What To Expect From FOMC Minutes? - Views From 8 Major Banks
Morgan Stanley: At this stage Fed communication will be important for the further evolution of the USD.
Yesterday it was non-voting Lockhart and the previously dovish Williams
warning that markets underestimated the probability of the Fed hiking
rates as early as June or July. July is a non-press conference meeting,
but Fed Chair Yellen will provide her testimony between the June and the
July meeting allowing her to prepare markets for a rate hike if needed.
Today, the release of Fed minutes will be important. Here then Fed could work further to correct rate expectations pushing the USD up further from here.
Barclays: As expected, the FOMC took a cautious stance at its April meeting. We viewed the statement as leaving the door open for June but by no means promising a rate hike.
Although we believe that data since the April meeting have likely shifted the timing of the next hike from June to September, we believe that much of the caution of FOMC members apparent in the March meeting owed to early-year financial market volatility, and we look to the April minutes to judge the extent to which these concerns have waned.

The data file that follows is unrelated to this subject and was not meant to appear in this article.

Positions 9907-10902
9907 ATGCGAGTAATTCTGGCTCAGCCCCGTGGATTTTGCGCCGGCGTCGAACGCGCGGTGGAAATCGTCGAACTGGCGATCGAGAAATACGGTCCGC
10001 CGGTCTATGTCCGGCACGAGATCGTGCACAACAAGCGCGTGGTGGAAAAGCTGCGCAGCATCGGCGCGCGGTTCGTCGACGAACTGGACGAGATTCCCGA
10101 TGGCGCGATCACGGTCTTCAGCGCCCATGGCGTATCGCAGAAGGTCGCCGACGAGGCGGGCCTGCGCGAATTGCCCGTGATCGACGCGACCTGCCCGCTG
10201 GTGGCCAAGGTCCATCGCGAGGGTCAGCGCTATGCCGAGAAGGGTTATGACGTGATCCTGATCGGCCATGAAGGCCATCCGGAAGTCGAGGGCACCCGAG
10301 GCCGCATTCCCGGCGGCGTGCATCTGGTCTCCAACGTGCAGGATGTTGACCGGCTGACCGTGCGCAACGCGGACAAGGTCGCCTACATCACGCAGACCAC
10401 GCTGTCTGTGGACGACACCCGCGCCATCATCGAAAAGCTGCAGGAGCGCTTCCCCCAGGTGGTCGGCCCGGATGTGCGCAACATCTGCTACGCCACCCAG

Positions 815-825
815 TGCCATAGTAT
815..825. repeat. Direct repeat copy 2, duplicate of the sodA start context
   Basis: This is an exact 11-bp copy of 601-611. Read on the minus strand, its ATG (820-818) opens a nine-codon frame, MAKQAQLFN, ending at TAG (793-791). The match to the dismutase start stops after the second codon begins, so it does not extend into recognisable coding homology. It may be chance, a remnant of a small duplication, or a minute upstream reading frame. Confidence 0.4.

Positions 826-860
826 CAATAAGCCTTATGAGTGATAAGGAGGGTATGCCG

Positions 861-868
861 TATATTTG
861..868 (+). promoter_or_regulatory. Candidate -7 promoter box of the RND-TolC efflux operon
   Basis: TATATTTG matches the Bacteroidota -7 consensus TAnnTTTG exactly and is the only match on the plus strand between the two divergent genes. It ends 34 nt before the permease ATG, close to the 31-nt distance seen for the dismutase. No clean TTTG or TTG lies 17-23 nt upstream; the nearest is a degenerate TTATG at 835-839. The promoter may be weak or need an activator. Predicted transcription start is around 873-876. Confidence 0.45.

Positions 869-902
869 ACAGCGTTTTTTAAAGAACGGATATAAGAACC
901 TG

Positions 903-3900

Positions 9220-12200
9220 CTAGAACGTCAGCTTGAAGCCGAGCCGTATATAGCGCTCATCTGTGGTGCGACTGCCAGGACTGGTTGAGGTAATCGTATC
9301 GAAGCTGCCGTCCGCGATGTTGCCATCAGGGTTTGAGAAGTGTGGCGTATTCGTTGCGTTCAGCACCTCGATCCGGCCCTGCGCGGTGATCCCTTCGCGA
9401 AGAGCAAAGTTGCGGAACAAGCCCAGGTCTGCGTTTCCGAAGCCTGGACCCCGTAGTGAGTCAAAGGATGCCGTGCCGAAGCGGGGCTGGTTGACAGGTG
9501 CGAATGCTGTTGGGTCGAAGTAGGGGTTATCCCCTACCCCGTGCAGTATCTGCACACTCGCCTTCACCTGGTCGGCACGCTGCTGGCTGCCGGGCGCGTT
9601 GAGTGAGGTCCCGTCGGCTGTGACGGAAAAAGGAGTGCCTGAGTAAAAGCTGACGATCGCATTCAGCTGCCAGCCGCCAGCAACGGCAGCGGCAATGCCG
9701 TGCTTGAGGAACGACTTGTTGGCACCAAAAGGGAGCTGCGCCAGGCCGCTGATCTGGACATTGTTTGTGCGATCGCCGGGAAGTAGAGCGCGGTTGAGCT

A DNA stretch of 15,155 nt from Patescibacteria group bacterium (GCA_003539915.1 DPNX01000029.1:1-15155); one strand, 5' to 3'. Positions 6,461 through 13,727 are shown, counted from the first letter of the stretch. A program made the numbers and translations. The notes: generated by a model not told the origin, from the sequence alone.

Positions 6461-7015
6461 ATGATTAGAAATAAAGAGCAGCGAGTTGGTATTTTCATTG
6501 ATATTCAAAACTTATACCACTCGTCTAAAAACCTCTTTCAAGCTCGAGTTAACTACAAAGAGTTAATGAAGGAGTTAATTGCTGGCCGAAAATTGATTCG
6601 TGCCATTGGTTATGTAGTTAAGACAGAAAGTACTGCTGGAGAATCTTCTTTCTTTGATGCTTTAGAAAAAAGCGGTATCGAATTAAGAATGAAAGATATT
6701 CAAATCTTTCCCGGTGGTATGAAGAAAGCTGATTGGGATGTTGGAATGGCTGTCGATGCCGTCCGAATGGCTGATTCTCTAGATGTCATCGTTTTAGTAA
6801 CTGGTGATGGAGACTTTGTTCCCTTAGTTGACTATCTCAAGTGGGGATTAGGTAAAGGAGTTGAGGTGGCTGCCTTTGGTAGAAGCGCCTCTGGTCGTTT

In addition, we see the committee as a whole looking through the Q1 weakness; however, we look to the minutes for any split in views among committee members and the number of participants who are concerned that the slowdown reflects the new trend.
SEB: With respect to the minutes, any indication of what officials would like to see before hiking rates again would of course be interesting to see.
It will also be interesting to see any reasoning around the decision to recover the risk assessment in the April statement - what was the Fed trying to signal exactly. The wording around inflaton was dovish in the April statement and going forward a change here would be a notable that the next hike is coming closer. Our forecast still is for a September hike.